phishing

Any company, corporation, or indeed organisation is at risk of becoming a victim of cybercrime. As the digital development is ongoing, so is the industry that is tasked with the role of data protection. Here are just a few of the consequences that an organisation can face when the victim of cybercrime.

  •  Trade Secrets – You might, for example, have a great product and the ingredients are kept a secret, and should this data be stolen, it could be sold to a rival company. This type of data theft is usually targeting a specific batch of data, and hackers might be hired by a rival organisation to steal these trade secrets. Any type of secret data might be the target of hackers, and they sell this data to interested parties, who use it to their obvious advantage.
  • Theft of Customers’ Financial Data – Perhaps an organisation’s biggest nightmare, having your clients’ financial data stolen can have disastrous results. This does happen to large corporations. Once discovered, it is the duty of the hacked organisation to inform those involved. If you wish to be protected against financial data theft, you need ISO 27001 consulting for compliance and certification and that will give your customers peace of mind.
  • Research & Development Data Theft – If, for example, a company were in the process of developing a radical new product and their confidential data was stolen, this could result in losing their competitive edge, as their competitors would now be aware of their secret research and could also create a similar product. This data could be used to purchase shares of a business, knowing that the said company would do very well in the future, thus acquiring shares that would later double or triple in value.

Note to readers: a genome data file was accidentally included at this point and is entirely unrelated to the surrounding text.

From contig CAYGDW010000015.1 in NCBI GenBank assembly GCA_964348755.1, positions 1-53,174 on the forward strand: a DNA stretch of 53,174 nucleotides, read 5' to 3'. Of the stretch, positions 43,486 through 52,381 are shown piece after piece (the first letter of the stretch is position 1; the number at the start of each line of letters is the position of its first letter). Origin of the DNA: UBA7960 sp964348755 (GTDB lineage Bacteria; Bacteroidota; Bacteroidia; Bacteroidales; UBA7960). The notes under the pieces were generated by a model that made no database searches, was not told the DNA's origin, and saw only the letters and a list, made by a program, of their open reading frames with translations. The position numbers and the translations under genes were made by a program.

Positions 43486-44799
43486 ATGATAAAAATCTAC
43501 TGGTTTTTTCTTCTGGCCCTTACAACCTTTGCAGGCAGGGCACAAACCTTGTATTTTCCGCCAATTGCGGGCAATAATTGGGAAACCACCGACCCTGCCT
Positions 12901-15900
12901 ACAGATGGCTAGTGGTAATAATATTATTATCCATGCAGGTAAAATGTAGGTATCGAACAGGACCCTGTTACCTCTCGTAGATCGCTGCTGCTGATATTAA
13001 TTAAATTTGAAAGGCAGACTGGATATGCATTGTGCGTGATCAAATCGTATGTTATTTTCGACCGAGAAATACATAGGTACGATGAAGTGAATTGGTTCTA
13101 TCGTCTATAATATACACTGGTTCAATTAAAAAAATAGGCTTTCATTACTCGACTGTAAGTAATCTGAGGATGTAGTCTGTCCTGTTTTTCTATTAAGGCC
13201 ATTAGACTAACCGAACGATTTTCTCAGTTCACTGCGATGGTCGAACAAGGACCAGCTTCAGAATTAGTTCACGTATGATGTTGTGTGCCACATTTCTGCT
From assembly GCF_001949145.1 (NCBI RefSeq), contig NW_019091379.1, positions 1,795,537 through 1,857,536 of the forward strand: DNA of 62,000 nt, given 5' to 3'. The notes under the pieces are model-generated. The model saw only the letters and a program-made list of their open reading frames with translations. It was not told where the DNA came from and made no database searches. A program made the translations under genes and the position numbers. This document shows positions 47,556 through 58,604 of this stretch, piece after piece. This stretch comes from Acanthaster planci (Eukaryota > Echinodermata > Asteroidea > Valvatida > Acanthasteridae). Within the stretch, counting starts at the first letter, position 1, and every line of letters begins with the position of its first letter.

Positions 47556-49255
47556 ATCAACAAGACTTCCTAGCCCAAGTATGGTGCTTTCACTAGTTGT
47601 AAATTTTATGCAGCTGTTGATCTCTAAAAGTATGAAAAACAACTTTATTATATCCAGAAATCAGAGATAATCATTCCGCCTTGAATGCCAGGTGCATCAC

• Losing your Credibility – Imagine what would happen if a hacker got into your company website and changed the data? This could result in an organisation losing their credibility. If you think no one would do this, think again, as some companies will stop at nothing to discredit their competitors. Access to your website or social media page could easily be given unwittingly by an employee who responds to an online request to resubmit their login details, so you should train all your staff on safe practices when using computers.
  • Data Destruction – This might simply be a person who wishes to cause havoc, and they might not have any other agenda than causing organisations harm. Some viruses are designed to not only destroy data, but also the hard drives on which the data is stored. These random attacks can be protected against, and the best people to talk to regarding total data protection are an established cyber security company, who have all the answers.

All of the above are very real possibilities, especially if you have inadequate cyber protection in place. Rather than viewing data protection as an optional extra, it should be seen as an absolute necessity.